The National Cyber Security Centre (NCSC), the UK’s cyber security agency led by GCHQ, has recently released a new set of machine learning security principles to support the public sector and large organisations. Their aim is to help those developing, deploying or operating a system with a machine learning (ML) component and to address potential vulnerabilities in the ML systems.

In a related blogpost, “Kate S”, the NCSC Data Science Research Lead commented that the principles are to “bring awareness of adversarial ML attacks and defences to anyone involved in the development, deployment or decommissioning of a system containing ML”.

The principles

The principles are not designed to be a comprehensive framework, but to instead “provide context and structure” to help those developing ML systems to make “educated decisions about system design and development processes, helping to assess the specific threats to a system.”

The principles reflect multiple stages of a ML lifecycle, including: the prerequisites for inception, development and wider considerations; requirements and development; deployment; operation, valuation and re-evaluation; and retirement. The principles and themes can be summarised as follows:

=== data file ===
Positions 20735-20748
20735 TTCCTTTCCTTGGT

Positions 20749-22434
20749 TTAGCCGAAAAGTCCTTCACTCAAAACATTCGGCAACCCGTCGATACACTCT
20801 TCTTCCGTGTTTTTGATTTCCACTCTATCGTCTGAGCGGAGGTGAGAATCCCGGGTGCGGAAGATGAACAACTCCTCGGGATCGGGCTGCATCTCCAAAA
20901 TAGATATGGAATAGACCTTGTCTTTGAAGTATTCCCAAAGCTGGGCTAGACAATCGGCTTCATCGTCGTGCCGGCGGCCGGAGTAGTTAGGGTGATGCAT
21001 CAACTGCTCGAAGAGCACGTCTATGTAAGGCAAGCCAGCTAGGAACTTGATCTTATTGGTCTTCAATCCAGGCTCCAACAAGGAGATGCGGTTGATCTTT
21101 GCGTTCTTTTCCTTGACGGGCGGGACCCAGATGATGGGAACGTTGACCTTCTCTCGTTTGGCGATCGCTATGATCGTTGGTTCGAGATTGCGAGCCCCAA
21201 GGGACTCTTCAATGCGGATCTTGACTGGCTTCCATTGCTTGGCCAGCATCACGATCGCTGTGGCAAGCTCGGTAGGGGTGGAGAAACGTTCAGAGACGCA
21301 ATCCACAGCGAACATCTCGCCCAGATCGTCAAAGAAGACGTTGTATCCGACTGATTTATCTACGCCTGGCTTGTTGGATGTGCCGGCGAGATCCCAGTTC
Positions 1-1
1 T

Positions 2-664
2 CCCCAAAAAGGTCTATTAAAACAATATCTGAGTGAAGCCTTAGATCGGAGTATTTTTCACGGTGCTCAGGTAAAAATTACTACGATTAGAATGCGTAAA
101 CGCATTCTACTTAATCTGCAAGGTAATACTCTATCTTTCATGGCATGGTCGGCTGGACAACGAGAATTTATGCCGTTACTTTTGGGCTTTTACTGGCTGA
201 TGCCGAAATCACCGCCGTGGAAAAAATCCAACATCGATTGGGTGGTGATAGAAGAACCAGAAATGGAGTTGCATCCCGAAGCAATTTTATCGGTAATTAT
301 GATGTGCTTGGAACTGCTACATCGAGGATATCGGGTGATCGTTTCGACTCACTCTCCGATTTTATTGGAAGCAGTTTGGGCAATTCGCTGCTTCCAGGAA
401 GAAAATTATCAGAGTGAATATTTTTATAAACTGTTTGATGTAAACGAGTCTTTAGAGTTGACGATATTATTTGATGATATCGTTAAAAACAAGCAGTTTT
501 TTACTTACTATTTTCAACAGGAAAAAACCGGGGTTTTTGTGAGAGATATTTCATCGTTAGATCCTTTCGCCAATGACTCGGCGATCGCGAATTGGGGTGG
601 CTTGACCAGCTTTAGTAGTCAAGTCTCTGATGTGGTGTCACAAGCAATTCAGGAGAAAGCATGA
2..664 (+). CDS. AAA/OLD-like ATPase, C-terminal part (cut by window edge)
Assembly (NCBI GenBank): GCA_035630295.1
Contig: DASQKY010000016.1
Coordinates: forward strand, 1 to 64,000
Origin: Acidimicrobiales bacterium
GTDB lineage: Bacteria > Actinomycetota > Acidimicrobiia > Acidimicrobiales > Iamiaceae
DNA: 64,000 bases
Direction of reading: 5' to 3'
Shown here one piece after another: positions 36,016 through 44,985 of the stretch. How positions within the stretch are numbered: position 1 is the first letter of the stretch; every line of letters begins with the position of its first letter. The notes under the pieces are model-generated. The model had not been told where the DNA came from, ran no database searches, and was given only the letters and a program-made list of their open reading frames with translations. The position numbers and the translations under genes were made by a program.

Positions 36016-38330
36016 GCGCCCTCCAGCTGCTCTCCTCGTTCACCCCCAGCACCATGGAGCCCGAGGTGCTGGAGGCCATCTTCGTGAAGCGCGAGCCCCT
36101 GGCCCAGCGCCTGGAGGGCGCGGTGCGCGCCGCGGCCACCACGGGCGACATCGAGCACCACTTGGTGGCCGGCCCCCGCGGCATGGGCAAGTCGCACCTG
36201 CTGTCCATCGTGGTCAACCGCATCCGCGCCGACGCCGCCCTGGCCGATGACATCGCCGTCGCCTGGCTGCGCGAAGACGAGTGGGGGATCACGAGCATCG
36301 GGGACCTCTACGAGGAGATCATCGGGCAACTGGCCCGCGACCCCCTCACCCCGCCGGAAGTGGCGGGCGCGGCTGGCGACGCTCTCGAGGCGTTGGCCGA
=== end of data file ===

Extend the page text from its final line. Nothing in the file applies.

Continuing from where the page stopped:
• Enable your developers: to understand the threats and mitigations so as to predict vulnerabilities.
  • Design for security: by identifying vulnerabilities in the intended workflows or algorithms and encouraging a secure culture.
  • Minimise adversaries' knowledge: by ensuring information is disclosed responsibly and in a way which recognises and mitigates system vulnerability.
  • Secure the supply chain and infrastructure: recognising the value of digital asset and ensuring the architecture is protected in transit or in situ.
  • Track the assets: driving efficient data and frameworks to monitor changes to an asset and its metadata throughout its life.


The NCSC principles are not to be taken as official guidance, but do indicate a direction of travel which is aimed at considering the lifecycle of potential AI and ML security concerns. Given the risks presented with this technology and its very wide applicability, the principles and their goals should form part of (or at least be considered within) IT security infrastructure and overall business planning. If nothing else they are a reminder of the care to be taken to secure resources which inherently evolve, and in turn could present unknown risks.

If you would like to discuss the potential impact of AI legislation and policy (or legislation and policy which affects AI), please contact Tom Whittaker or Martin Cook.

This article was written by Nick Mills.